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DENVER — She’s 14-years-old, 15 pounds and nothing short of a miracle. “It was horrifying and it was something I will never forget. I blame myself for getting her injured,” said Brenda Farmer.

Her home backs up to a beautiful open space in Thornton.

For pet owners, the open space and the footprints just on the other side of their fence aren’t so pretty.

“I saw her run and what I thought was after a rabbit and then I saw big dark shadow running after her,” Farmer said. “I ran out there and saw her being attacked by coyotes.”

Saturday morning, Brenda Farmer let Ginger outside and looked away for only seconds. Seconds were all the coyotes needed.

“All I could focus on was the coyote that had Ginger in in its mouth trying to get her over the fence. I looked over the fence and there were five of them waiting for the other one to bring her over to take her away.”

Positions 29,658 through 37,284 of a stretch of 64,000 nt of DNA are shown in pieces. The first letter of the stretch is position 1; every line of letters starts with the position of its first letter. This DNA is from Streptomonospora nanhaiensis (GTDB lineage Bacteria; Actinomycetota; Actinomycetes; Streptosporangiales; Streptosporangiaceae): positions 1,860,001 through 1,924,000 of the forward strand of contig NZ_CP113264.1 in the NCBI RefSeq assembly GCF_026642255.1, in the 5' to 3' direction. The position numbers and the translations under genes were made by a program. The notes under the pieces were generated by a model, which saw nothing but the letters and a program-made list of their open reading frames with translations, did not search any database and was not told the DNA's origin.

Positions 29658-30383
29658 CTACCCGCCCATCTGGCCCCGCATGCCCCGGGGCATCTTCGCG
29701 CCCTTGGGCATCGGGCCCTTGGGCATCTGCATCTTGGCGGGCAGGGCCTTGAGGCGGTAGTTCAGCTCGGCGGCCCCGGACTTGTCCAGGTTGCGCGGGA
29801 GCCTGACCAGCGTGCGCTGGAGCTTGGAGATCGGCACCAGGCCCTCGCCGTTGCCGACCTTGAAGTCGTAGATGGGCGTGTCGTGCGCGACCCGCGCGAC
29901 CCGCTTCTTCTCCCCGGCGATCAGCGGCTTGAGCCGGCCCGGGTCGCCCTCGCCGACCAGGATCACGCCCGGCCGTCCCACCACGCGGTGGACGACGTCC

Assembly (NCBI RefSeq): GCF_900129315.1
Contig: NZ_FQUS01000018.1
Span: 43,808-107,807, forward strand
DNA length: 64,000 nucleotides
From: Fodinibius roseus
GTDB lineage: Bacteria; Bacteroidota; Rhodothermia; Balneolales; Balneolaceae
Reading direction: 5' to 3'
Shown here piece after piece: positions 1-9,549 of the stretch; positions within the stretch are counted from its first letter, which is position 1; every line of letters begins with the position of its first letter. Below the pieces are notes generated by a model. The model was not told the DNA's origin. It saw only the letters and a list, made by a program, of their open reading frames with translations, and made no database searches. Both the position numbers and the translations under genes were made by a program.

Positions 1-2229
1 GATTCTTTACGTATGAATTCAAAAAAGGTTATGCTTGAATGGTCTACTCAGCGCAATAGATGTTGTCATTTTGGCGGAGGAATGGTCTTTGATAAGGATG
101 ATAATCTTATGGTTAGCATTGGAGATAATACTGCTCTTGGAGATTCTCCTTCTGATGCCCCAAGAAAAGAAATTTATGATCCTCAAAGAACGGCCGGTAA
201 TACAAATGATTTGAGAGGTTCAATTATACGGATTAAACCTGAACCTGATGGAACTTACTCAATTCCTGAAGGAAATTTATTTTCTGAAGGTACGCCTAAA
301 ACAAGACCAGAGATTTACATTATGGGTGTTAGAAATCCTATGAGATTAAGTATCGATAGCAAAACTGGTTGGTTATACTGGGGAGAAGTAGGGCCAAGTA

Colorado Parks and Wildlife isn’t surprised by the activity.

“This is the time of year when coyotes are breeding. Often they’ll be more territorial and aggressive than usual,” said their spokesperson. “Protect your pets and scare coyotes when you see them.”

Brenda clapped loudly and and the coyotes let Ginger go.

After an expensive vet bill she’s back home healing.